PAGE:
Reading for pleasure pedagogy
Open University (OU) research revealed that a robust reading for pleasure (RfP) pedagogy encompassed four practices: reading aloud, independent reading time, book talk and recommendations in a highly social reading environment (Cremin et al., 2014)
Dependent upon teachers’ knowledge of children’s literature and of their readers, these practices, when responsively combined, positively influence children’s attitudes and attainment. The research found that RfP Pedagogy must be explicitly planned, monitored and:
- Texts that Tempt
Check out how teachers have developed their RfP pedagogy in line with this research here.
The Poet-tree project initially involved teacher Sadie Philipps (London) reading aloud a poem a day to her class. Quickly however the children began to volunteer to read aloud their choices and new leaves were added to the class Poet-tree display around which children began to gather to read.
Tell me in Storytime explains how Ben Harris (Essex) changed his practice from making the read aloud selection based on his own preferences, to including more texts that children wanted to hear which in his class meant more ‘real life’ fictional genres. This made a marked difference to their engagement.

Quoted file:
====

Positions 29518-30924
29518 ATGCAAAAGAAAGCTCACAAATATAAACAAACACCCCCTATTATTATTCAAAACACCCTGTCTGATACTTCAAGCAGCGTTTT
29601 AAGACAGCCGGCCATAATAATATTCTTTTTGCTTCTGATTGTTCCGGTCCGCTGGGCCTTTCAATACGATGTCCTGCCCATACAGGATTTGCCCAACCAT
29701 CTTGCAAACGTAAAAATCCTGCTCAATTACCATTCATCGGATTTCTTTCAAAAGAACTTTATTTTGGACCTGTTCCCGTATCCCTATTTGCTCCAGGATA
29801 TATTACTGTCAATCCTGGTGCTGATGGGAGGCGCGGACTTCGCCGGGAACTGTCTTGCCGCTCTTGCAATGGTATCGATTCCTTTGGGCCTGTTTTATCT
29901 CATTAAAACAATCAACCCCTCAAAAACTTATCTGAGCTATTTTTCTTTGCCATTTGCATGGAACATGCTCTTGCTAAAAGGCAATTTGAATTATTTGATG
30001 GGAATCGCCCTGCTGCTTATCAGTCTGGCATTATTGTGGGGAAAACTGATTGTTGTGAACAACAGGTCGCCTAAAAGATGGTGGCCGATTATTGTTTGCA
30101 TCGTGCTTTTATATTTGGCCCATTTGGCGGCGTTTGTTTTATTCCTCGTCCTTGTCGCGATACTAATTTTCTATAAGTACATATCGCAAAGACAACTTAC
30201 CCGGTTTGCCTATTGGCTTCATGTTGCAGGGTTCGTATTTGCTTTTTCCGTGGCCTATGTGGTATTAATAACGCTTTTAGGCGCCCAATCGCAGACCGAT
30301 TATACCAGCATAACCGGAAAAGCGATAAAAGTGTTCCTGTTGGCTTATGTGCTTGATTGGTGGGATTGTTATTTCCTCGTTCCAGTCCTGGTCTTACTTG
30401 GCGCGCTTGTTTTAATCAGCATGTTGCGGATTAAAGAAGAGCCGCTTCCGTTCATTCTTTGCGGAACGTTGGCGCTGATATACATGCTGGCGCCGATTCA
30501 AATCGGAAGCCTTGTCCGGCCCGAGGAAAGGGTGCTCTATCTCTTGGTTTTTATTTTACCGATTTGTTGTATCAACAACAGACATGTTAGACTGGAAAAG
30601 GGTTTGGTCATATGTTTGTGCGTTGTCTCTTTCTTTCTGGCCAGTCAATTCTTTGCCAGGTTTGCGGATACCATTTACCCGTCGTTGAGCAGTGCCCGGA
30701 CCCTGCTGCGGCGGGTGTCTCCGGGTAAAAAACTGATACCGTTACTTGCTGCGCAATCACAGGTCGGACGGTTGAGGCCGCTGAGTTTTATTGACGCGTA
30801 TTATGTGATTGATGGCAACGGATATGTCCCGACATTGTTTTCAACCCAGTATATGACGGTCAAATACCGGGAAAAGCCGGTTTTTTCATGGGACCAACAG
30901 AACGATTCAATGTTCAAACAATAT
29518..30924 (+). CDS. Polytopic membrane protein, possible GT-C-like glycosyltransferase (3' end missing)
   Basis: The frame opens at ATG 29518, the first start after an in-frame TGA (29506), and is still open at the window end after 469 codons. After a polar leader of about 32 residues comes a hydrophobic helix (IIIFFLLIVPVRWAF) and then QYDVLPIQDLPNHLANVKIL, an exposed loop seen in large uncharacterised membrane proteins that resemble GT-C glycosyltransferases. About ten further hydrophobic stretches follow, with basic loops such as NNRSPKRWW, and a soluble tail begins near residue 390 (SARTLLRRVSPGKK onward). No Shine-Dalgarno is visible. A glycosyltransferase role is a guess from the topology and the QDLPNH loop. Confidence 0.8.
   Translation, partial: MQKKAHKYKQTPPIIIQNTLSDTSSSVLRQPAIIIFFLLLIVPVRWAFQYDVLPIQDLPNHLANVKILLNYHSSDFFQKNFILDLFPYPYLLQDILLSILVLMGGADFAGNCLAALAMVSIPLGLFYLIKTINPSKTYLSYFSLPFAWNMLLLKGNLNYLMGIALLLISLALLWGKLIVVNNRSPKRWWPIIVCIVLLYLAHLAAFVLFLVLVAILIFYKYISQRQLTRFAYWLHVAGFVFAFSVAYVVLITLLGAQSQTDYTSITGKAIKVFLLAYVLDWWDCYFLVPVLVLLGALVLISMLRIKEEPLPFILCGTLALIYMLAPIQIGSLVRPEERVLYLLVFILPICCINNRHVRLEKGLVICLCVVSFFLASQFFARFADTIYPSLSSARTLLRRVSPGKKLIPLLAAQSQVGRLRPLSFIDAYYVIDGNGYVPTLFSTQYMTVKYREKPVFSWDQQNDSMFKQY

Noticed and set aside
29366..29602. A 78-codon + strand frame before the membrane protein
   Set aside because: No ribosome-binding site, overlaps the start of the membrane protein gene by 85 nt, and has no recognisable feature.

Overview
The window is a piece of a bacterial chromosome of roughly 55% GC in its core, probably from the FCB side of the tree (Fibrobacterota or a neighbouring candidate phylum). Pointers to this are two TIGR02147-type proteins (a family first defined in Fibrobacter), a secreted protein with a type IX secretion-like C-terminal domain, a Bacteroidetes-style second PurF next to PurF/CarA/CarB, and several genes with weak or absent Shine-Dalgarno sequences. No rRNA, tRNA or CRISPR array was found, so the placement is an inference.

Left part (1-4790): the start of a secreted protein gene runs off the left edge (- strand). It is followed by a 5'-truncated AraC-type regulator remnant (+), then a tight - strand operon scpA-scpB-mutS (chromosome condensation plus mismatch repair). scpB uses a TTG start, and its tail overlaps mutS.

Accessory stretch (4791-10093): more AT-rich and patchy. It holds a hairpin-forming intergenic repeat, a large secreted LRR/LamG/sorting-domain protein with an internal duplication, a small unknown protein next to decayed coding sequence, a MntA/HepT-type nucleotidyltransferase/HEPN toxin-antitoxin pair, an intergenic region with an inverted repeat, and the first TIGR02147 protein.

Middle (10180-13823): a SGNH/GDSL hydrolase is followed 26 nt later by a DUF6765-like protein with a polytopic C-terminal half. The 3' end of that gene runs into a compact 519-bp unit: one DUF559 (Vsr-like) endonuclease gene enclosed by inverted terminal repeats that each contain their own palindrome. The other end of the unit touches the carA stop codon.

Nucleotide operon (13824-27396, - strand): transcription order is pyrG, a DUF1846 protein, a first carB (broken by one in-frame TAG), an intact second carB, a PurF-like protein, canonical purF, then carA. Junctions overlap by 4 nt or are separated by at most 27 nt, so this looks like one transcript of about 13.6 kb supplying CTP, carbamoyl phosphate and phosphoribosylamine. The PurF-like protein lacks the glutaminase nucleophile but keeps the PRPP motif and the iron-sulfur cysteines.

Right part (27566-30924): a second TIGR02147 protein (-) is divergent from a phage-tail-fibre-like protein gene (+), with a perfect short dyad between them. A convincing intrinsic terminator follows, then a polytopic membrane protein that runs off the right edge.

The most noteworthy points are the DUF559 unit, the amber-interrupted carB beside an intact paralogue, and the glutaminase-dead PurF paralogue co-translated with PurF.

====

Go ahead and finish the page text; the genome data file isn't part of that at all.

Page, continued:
Social reading environments
Wild readers at Forest School describes how Claire Williams (Essex) collaborated with the children to design a new outdoor reading area. ‘Following their lead’ Claire created a social reading environment over which the children had ownership. This allowed for more meaningful, motivated, independent engagement with reading.
Reading Café This example of practice shares how Kelly Grove (London) made innovative use of Reading Cafés to involve parents and children in a range of fun reading related activities. She helped to encourage social reading in families and developed children’s confidence to talk about reading.
Informal book talk, and recommendations
Spontaneous Book Blether details how Jon Biddle (Norfolk) made some simple changes to encourage book talk at all times of the school day. Over the year children ‘took over’ the book blether and shared their own recommendations with confidence and passion and not just in the time set aside for sharing!
The Secret Book Club was created by Michelle Selley (York) in her school as a way of enthusing children to read and recommend books to others. She used an ingenious combination of riddles, secret book drops and displays to build an excited community of readers, keen to share their favourites.
Independent reading time
Supporting independent reading time In this short film, Becky Thomson (Bristol) explains how she enables the children to develop ownership of this time. She offers considerable choice: of texts- of talking- of reading alone and with each other and has seen their commitment as readers develop.
BookClub and biscuits describes how Katie Tidmarsh (London) set up a secret Page Turners Club for the less engaged readers in Year 6 and offered them new books, book talk and time to read. This had a significant impact on their attitudes and attainment over the year.
For more ideas see RfP pedagogy.
If you would like to share your experience of sharing your knowledge of children’s literature in the classroom, please use the template here and share it on the OU RfP site.